I don't understand jb... (none / 0) (#64)
    by kdog on Wed Feb 16, 2011 at 02:45:29 PM EST
    do you think common criminals and violent thugs of any and all political leanings go on vacation when there is widespread protest or something?

    Similar violent crimes happen everyday in all corners of the globe.  No disrespect to the victim of this traumatic violent crime, but sorry to say such violent crimes are not unique to Egypt or to any nation in the process of overthrowing its government.


    Gah, sorry - (none / 0) (#24)
    by smott on Wed Feb 16, 2011 at 10:56:08 AM EST
    Did not mean that as it sounded.

    I sincerely hope she's "OK" as in "recovers as well as possible and my heart goes out to her"

    Will attempt to review before hitting post next time...


    I'm sorry, too (none / 0) (#26)
    by sj on Wed Feb 16, 2011 at 11:00:26 AM EST
    My response wasn't a reaction to your comment but rather to her ordeal.

    I didn't mean to make you feel bad.  


    NP (none / 0) (#28)
    by smott on Wed Feb 16, 2011 at 11:03:11 AM EST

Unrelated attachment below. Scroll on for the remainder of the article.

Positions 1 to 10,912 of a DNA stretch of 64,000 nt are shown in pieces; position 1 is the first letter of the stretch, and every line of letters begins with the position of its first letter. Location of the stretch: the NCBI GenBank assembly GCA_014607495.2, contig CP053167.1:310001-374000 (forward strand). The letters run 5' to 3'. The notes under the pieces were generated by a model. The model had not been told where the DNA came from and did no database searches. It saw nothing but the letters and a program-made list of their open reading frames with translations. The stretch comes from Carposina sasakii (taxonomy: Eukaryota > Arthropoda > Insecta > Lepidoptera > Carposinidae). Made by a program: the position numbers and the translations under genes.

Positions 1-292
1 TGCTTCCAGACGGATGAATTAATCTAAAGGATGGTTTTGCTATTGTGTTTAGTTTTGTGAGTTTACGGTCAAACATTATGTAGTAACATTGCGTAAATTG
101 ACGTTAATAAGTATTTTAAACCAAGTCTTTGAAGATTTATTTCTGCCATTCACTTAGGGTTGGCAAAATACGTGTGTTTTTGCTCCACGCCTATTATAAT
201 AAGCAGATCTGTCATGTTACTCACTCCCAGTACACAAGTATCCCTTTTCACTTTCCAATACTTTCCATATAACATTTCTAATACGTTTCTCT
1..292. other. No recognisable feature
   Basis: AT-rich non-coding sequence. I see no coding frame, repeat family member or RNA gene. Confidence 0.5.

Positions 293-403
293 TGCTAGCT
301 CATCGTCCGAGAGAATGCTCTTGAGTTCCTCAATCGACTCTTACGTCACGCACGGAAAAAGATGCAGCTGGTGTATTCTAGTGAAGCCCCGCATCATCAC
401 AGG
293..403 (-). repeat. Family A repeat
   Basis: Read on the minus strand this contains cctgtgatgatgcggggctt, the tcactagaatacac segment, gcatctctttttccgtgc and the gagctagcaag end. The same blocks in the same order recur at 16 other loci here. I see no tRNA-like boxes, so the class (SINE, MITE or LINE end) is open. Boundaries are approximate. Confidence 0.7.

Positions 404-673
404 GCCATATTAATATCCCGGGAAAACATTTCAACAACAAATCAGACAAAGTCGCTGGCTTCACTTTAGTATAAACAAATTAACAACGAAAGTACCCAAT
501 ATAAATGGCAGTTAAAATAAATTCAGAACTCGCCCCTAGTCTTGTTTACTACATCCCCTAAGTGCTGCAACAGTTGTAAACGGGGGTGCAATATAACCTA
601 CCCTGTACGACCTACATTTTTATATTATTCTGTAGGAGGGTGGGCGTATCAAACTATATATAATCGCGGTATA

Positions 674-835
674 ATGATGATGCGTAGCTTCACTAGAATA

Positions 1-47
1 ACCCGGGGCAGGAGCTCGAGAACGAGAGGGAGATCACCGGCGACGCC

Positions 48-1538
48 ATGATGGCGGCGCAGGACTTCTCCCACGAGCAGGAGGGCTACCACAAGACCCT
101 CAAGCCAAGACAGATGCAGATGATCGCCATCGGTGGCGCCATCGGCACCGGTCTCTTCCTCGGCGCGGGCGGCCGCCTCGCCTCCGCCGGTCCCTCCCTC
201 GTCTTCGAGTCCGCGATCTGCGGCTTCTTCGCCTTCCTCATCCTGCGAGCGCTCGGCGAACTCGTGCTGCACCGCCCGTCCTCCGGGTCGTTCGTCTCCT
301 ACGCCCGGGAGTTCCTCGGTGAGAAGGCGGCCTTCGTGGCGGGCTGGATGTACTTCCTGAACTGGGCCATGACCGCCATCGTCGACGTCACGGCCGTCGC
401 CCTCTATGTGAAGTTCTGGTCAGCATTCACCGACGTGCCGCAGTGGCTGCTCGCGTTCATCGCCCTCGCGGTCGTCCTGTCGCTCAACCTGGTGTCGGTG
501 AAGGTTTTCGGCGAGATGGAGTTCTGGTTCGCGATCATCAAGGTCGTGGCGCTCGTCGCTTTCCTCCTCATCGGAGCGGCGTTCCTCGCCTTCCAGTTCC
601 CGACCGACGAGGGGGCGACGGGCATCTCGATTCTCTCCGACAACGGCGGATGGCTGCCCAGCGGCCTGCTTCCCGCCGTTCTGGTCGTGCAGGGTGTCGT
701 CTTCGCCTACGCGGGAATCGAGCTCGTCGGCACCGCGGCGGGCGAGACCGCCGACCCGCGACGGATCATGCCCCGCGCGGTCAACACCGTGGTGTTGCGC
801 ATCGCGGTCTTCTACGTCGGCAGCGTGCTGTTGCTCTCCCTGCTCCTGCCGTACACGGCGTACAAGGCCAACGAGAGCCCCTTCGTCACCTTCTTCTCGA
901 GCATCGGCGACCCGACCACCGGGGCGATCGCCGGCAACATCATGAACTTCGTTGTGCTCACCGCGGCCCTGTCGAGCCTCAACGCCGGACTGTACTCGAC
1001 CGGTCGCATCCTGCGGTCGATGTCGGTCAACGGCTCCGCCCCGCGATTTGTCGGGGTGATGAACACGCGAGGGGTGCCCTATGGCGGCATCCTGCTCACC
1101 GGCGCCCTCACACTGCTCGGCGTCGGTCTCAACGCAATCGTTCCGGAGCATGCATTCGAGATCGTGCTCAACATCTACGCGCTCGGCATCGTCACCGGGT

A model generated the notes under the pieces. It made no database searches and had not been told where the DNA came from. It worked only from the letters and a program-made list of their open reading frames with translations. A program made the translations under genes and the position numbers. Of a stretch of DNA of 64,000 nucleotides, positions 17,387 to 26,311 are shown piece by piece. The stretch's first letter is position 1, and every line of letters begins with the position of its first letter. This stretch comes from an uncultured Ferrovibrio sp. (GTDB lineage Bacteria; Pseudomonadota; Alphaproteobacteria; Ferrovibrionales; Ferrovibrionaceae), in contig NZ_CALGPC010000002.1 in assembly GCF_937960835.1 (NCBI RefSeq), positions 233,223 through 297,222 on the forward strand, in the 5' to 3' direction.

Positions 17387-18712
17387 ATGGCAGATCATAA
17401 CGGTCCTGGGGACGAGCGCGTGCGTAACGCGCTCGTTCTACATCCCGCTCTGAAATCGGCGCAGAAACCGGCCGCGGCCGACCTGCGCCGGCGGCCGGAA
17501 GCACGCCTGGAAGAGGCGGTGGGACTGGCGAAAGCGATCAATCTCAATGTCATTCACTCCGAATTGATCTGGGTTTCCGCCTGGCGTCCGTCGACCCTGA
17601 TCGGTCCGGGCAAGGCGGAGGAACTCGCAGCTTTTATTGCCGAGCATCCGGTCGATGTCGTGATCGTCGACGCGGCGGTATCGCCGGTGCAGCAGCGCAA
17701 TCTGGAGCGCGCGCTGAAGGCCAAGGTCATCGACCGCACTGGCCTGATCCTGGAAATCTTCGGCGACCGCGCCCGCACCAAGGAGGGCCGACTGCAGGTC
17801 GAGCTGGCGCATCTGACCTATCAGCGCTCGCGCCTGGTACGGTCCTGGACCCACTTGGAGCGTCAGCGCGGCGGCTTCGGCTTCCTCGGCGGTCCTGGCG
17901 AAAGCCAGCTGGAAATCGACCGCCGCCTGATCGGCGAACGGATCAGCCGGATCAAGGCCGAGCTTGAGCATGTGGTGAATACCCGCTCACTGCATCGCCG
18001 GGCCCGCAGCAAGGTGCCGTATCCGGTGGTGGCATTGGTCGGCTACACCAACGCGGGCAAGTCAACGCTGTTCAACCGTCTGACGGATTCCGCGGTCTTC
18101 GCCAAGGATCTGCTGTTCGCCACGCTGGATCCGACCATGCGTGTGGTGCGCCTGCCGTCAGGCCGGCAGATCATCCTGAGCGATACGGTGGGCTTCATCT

My feelings are the least of it. Awful ordeal for Logan and hope she bounces back healthy and strong as possible...

    I know it is hard to find the right words (none / 0) (#36)
    by ruffian on Wed Feb 16, 2011 at 12:13:50 PM EST
    But here are some of the wrong ones.

    It is unfathomable to me that people can be so mean-spirited about something like this.


    Why is the sexual assault victim's name (none / 0) (#105)
    by oculus on Wed Feb 16, 2011 at 05:58:17 PM EST
    all over the news and this blog?

    She authorized the release. (5.00 / 1) (#114)
    by MileHi Hawkeye on Wed Feb 16, 2011 at 07:12:54 PM EST
    Not sure. Maybe so many people on site knew (none / 0) (#109)
    by ruffian on Wed Feb 16, 2011 at 06:45:00 PM EST
    about it that CBS felt like they had to make a statement. And they had to say something about why she will be off the air for a while. Why lie about it?

    Look out Big East... (none / 0) (#14)